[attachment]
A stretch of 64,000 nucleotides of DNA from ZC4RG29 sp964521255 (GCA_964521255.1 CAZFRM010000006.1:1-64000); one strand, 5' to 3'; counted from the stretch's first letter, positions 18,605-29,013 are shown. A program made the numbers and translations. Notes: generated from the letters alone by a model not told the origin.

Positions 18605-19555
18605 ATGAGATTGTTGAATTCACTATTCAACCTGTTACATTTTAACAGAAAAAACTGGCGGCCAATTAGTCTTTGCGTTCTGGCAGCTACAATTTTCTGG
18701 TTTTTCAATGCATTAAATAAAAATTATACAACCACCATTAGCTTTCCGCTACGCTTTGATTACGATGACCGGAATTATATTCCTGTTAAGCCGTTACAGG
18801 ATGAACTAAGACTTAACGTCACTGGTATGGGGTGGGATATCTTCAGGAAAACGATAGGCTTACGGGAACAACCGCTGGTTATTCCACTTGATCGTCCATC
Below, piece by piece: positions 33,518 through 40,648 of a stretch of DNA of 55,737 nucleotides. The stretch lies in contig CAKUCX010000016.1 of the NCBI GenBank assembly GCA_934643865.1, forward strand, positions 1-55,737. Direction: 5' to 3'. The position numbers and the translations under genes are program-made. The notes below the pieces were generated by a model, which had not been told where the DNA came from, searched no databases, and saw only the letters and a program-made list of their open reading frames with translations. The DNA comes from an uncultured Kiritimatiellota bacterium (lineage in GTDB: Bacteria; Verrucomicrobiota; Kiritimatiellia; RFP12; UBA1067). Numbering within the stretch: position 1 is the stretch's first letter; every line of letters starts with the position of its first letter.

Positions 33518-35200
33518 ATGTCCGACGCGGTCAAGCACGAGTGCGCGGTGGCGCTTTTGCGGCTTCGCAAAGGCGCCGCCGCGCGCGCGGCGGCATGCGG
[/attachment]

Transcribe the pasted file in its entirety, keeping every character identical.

A stretch of 64,000 nucleotides of DNA from ZC4RG29 sp964521255 (GCA_964521255.1 CAZFRM010000006.1:1-64000); one strand, 5' to 3'; counted from the stretch's first letter, positions 18,605-29,013 are shown. A program made the numbers and translations. Notes: generated from the letters alone by a model not told the origin.

Positions 18605-19555
18605 ATGAGATTGTTGAATTCACTATTCAACCTGTTACATTTTAACAGAAAAAACTGGCGGCCAATTAGTCTTTGCGTTCTGGCAGCTACAATTTTCTGG
18701 TTTTTCAATGCATTAAATAAAAATTATACAACCACCATTAGCTTTCCGCTACGCTTTGATTACGATGACCGGAATTATATTCCTGTTAAGCCGTTACAGG
18801 ATGAACTAAGACTTAACGTCACTGGTATGGGGTGGGATATCTTCAGGAAAACGATAGGCTTACGGGAACAACCGCTGGTTATTCCACTTGATCGTCCATC
Below, piece by piece: positions 33,518 through 40,648 of a stretch of DNA of 55,737 nucleotides. The stretch lies in contig CAKUCX010000016.1 of the NCBI GenBank assembly GCA_934643865.1, forward strand, positions 1-55,737. Direction: 5' to 3'. The position numbers and the translations under genes are program-made. The notes below the pieces were generated by a model, which had not been told where the DNA came from, searched no databases, and saw only the letters and a program-made list of their open reading frames with translations. The DNA comes from an uncultured Kiritimatiellota bacterium (lineage in GTDB: Bacteria; Verrucomicrobiota; Kiritimatiellia; RFP12; UBA1067). Numbering within the stretch: position 1 is the stretch's first letter; every line of letters starts with the position of its first letter.

Positions 33518-35200
33518 ATGTCCGACGCGGTCAAGCACGAGTGCGCGGTGGCGCTTTTGCGGCTTCGCAAAGGCGCCGCCGCGCGCGCGGCGGCATGCGG